First,  UCLA has posted a tribute website. After all, that’s where Ray typed Fahrenheit 451 on rental typewriters in the Powell Library basement. There are videos and graphics and a quiz. I only scored 6 out of 7 — surely you can do better.

Second, The Saturday Evening Post is featuring a new story by Bradbury—“Juggernaut”—in the September/October issue. The Post’s collaboration with Bradbury traces back to 1950 when it published his short story, “The World the Children Made.” Over the years the Post has published 14 short stories and two poems by Ray.

[Thanks to John King Tarpinian and Steven Paul Leiva.]

Update 08/21/2010: Video of Ray’s appearance at the LA City Council is here on Facebook (registration required).

Ray Bradbury’s 90th Birthday Party

Ray Bradbury's "Cake of Fire"

Ray Bradbury’s 90th birthday celebration got off to an early start on August 15 at Christine and Malcolm Bell’s Mystery and Imagination Bookstore in Glendale.

“Something north of 300 friends and fans of Ray showed up for the first of many events celebrating Ray’s milestone birthday,” reports John King Tarpinian. “George Clayton Johnson, William F. Nolan, Peter Atkins and Marc Zicree among others came to share their love of Ray. There was an open mike so people could roast Ray. Needless to say the crowd sang Happy Birthday before Ray blew out the candle of his flaming book shaped cake. The cake’s pages listed every book of Ray’s from Dark Carnival to his upcoming Juggernaut. The two hours went by all too quickly.”

Pandemonium Press No.54 published this list of the well-known and sort-of-known well-wishers:

Leah Allers, Actress;  Roger Allers, Co-director, The Lion King;  Whitney Scott Bain, Protégé and Screenwriter;  Ron and Margaret Borst, Collectors;  John Dayton, Friend;  FX Feeney, Writer;  Lawrence French, Cinefantastique Magazine;  Alan Neal Hubbs, Director, Pandemonium Theatre Group Productions;  George Clayton Johnson, Author and Screenwriter; Richard Kaminsky, Friend (Chicago, Ill.);  Robert Kerr, Actor in the Pandemonium Theatre Company;  Greg Koudoulian, Shel Dorf Fan Club;  Arnold Kunert, Friend, Producer/Director and US Agent for Ray Harryhausen;  David Marchant, Friend and Representative for the Forrie Ackerman Estate;  Alla Matusov, Principal, Green School of Hollywood;  William F. Nolan, Author and Screenwriter;  William Pappas, Fan and Actor (San Diego, CA);  John Rafanello, CEO and Chief Visioneer, Wonderworld Entertainment  + Disney Imagineer;  Earl Roesel; Mr. and Mrs. Jason Sunni, Friends and Documentary Producers;  Phil Tippett, Visual Effects Artist, Tippett Studios (San Francisco, CA);  Soul Trang, Writer (Austin, TX);  Steve Wollenberg, Actor, Pandemonium Theatre Company Productions;  Phil Yeh, Cartoonist.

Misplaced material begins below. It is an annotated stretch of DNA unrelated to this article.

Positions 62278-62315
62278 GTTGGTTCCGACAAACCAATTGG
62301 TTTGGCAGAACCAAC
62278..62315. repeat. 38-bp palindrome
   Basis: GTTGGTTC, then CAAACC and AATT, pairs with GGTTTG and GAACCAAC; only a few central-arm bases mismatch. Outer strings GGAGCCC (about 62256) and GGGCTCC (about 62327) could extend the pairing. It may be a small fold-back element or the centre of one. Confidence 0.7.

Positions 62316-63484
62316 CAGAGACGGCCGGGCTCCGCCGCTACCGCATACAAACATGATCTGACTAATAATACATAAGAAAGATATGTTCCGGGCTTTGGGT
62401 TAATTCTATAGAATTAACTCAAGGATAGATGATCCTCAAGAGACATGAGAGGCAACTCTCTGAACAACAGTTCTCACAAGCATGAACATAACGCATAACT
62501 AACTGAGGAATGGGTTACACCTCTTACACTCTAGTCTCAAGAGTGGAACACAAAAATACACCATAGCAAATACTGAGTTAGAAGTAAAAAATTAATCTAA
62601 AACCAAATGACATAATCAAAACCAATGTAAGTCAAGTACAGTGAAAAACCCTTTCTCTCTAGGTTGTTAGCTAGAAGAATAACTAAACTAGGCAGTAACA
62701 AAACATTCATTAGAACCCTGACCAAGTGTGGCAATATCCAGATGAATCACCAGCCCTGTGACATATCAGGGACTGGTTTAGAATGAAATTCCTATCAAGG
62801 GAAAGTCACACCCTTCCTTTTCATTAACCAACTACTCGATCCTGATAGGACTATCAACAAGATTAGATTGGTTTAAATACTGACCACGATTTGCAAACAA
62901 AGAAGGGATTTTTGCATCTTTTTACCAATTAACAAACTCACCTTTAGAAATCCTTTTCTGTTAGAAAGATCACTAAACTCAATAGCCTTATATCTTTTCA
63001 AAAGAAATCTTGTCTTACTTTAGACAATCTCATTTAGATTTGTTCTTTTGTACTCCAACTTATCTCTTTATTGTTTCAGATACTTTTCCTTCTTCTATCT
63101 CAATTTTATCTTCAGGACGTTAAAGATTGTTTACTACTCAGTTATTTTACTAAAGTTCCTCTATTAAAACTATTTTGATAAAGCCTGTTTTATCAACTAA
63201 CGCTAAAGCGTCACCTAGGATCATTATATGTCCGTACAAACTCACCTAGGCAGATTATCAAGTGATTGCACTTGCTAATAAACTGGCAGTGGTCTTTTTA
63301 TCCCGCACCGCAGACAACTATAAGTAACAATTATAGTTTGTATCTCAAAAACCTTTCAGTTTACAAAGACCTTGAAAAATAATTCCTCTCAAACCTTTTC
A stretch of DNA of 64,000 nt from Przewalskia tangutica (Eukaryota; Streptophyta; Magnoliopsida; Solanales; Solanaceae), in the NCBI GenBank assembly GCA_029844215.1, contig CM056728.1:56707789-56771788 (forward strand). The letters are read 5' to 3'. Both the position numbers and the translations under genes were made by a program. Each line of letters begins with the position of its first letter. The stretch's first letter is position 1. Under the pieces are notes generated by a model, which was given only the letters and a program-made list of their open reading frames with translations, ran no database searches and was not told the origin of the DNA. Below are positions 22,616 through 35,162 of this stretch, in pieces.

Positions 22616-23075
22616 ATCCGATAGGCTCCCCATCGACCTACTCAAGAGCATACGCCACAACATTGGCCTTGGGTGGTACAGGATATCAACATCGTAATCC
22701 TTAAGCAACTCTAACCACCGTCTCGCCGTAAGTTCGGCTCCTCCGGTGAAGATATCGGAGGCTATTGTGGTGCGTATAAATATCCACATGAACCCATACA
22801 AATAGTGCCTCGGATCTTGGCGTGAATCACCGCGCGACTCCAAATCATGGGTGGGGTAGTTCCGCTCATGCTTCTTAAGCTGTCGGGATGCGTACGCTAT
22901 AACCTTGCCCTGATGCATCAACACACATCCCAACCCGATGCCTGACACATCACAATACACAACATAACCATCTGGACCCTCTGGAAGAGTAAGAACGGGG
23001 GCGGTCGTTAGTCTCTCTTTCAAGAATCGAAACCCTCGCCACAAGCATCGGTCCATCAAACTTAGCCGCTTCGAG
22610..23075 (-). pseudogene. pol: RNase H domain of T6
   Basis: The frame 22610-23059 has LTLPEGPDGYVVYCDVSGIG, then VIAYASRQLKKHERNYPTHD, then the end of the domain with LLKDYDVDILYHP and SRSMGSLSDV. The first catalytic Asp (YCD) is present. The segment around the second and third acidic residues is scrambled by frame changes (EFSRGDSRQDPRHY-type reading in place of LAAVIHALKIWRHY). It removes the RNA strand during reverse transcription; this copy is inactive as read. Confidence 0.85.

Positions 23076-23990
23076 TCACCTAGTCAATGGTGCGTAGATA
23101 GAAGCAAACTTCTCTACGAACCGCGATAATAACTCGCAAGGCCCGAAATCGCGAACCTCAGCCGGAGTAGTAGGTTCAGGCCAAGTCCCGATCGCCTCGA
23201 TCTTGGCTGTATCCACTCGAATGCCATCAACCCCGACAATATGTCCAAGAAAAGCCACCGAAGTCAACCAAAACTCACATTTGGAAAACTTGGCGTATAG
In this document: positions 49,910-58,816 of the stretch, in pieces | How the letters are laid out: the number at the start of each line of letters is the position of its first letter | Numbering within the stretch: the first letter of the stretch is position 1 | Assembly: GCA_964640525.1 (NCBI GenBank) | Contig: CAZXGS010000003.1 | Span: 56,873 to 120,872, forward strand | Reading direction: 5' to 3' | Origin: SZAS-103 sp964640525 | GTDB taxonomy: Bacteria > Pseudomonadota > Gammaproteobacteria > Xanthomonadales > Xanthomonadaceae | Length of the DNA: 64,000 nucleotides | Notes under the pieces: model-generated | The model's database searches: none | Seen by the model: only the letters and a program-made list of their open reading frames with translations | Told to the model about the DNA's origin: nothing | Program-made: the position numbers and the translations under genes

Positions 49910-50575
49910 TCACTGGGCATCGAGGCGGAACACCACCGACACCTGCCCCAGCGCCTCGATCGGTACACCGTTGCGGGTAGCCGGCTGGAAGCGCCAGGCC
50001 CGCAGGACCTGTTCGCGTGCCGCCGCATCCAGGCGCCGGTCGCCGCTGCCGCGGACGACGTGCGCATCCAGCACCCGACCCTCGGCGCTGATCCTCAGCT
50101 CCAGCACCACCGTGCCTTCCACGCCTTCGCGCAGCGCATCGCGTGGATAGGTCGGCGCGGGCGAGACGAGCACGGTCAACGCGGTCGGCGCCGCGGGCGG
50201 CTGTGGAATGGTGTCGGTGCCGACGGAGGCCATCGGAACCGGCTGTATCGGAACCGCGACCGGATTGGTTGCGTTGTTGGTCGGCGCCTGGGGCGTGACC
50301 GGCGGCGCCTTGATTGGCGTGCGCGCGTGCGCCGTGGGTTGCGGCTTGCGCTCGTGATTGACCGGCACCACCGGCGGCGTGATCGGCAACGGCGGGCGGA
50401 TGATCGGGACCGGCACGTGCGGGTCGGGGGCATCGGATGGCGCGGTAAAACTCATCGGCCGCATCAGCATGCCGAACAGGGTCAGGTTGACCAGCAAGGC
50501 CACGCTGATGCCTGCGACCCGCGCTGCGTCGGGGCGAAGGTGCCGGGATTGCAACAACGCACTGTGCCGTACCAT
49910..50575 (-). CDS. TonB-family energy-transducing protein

Several people shot pictures of the party. This gallery includes a great photo of Tarpinian wheeling the vast “Cake of Fire” through a crosswalk on the way from Porto’s Bakery to the bookstore. Here is Drew Baker’s gallery. And William Wu’s site has extensive coverage.

The photos in this post were taken by John King Tarpinian.

WFSA Award Short Fiction Nominees Announced

Finalists for the 2010 WSFA Small Press Award for Short Fiction are these stories from 2009:

  • “each thing i show you is a piece of my death” by Gemma Files and Stephen J. Barringer, published in Clockwork Phoenix 2, edited by Mike Allen, Norilana Books (July 2009).